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Marketing and Comms
Oatly Challenges Big Dairy to Climate Footprint Showdown

Oatly is offering free ad space to a big dairy brand that shares the same impact data that Oatly did to receive its climate certification.

Oat-milk giant Oatly is throwing down the transparency gauntlet to ‘Big Dairy’ by offering to give away free (paid by Oatly) advertising space if dairy brands are willing to publicly disclose answers to a few (68 total) questions about their climate footprint.

It’s part of a new ad campaign that highlights Oatly’s recent move to include a climate footprint label across several of its products in the US. The Oatly ads will be featured in this Sunday’s NY Times, LA Times and Washington Post; and on Monday will be on billboards in Times Square and in Hollywood in Los Angeles. The ads feature two placements — one for Oatly, and the other reserved for any dairy company that wants to take them up on their offer.

Image credit: Oatly

To redeem the free advertising, the company will need to visit and answer the same questions Oatly did to receive its climate certification; Oatly swears it will make good on its free-advertising promise to participating companies.

As Armando Turco, Executive Creative Director for Oatly in North America, explains: “The ultimate goal of the campaign is to advocate for transparency on the impact products have on the planet, so consumers can make more informed purchases. Our product climate footprint numbers started rolling out earlier this year and we wanted to bring further awareness to that. This is a standard-setting move on the part of Oatly; but it only really works for consumers if other companies follow suit — so, we’re encouraging other companies to do just that. We thought a first call to the dairy industry to join us in publishing product climate footprints made natural sense.”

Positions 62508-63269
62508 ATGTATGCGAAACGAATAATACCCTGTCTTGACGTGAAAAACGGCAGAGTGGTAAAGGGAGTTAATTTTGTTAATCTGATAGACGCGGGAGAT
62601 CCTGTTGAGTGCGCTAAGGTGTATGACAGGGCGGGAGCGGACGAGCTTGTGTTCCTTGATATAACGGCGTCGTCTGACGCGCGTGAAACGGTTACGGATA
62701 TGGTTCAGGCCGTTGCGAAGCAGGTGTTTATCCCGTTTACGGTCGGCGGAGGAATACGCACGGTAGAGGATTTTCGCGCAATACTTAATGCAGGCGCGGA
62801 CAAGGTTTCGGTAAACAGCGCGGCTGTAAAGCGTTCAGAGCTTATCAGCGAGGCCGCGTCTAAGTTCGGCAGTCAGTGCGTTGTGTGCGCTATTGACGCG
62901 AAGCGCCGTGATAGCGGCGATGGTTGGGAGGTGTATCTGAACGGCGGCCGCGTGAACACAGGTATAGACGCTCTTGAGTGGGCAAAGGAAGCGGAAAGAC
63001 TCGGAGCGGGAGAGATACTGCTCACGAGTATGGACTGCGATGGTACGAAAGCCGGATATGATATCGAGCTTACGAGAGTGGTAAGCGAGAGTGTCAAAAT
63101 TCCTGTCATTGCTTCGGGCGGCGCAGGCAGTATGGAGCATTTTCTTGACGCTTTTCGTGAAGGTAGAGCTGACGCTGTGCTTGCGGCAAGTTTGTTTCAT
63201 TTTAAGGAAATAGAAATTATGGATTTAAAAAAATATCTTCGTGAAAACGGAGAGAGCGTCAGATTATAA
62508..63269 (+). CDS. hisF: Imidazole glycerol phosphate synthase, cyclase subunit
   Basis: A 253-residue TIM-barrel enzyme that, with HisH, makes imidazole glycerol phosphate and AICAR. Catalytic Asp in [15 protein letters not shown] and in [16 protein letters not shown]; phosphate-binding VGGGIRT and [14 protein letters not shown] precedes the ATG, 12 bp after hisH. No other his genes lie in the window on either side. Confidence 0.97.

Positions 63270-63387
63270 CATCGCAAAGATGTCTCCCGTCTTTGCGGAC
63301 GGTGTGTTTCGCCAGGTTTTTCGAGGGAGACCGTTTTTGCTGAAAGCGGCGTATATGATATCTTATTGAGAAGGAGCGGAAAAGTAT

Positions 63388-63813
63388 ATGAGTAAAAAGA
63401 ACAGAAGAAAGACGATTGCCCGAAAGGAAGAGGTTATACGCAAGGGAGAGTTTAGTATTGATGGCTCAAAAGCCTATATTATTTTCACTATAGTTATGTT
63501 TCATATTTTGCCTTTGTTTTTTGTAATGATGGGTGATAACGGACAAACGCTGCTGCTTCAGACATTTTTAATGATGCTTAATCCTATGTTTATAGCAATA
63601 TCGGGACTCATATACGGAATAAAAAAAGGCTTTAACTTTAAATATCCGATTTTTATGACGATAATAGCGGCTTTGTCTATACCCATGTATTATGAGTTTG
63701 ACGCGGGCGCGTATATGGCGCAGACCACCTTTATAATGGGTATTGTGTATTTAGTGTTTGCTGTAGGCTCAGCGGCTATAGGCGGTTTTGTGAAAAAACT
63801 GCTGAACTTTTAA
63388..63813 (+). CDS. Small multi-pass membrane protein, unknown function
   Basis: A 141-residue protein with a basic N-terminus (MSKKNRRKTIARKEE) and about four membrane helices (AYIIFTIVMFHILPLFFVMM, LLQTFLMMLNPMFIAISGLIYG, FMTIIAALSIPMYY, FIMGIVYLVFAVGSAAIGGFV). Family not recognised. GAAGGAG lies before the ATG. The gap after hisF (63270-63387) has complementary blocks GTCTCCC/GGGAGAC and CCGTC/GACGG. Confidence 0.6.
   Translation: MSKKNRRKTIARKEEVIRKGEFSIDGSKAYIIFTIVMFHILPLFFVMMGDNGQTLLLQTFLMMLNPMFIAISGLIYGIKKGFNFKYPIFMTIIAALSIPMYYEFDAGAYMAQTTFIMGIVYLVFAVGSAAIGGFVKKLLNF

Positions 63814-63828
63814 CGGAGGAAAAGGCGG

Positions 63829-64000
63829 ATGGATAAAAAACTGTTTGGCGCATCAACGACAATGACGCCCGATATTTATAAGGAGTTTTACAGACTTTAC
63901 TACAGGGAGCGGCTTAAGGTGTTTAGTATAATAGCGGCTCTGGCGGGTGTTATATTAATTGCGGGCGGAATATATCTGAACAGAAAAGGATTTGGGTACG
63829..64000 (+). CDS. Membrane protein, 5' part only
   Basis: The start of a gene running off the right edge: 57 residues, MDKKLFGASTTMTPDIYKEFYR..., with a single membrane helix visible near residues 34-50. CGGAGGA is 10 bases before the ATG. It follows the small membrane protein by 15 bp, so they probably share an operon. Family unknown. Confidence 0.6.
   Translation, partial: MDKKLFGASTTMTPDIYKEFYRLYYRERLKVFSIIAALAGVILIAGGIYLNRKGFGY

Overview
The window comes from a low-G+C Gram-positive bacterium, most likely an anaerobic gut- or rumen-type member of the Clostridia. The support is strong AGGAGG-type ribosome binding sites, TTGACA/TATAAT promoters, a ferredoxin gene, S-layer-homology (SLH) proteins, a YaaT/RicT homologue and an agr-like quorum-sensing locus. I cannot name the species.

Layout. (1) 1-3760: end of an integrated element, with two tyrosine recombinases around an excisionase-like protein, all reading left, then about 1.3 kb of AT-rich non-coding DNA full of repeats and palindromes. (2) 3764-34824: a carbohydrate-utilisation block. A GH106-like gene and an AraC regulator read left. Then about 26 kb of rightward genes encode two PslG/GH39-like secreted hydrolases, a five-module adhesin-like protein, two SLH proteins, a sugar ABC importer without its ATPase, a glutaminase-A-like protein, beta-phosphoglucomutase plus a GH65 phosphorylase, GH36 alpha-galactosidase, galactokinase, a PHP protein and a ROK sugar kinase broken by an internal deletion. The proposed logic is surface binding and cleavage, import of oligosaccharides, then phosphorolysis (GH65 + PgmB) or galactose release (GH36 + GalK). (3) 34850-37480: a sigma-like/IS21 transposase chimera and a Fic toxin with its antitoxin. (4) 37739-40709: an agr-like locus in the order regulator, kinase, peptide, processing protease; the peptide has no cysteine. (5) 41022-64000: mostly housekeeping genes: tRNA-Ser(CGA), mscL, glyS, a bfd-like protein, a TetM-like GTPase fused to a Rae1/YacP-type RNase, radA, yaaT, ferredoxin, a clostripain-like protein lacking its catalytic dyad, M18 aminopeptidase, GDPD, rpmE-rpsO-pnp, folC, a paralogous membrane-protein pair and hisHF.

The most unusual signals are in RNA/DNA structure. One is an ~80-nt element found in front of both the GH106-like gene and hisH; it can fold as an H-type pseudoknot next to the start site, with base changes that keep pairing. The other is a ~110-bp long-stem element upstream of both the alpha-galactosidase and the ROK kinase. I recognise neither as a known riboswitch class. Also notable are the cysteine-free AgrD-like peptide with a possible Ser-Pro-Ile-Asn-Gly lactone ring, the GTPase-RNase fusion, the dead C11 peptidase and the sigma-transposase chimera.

Climate facts on cow’s milk vs Oatly (more info here)

  • According to a study in the journal Nature, roughly one-third of global human-caused greenhouse gas emissions come from the food system.

  • According to a recent study, Oatly Barista sold in the US uses 71 percent less water to produce and has a 46 percent lower climate impact than comparable cow’s milk.*

  • Oatly’s climate footprint labeling can be found on select US products and most recently was added to Oatgurt to enable shoppers to compare the climate impact of products in the grocery aisle.

  • By 2029, Oatly has pledged to reduce its climate footprint per liter of Oatly by 70 percent and all product facilities will meet “future factory” criteria, putting sustainable and efficient practices at the forefront of its initiatives.

A recent Oatly Flash Poll of over 1,100 US consumers (14 and up) found that more than half (54 percent) of Gen Z and almost half (49 percent) of Millennials prefer plant-based milk to cow’s milk, while nearly one-third (31 percent) of Gen Z describe cow′s milk as “basic/uncool.” And for those who still enjoy cow’s milk and just can’t get down with plant-based versions, emerging alternatives such as Perfect Day’s animal-free dairy provide the same taste, texture and nutritional profile as milk (because it is milk) from a farm-raised cow without any of the deleterious environmental impacts.

Those who want to know more about Oatly’s climate footprint can visit; and haters can head to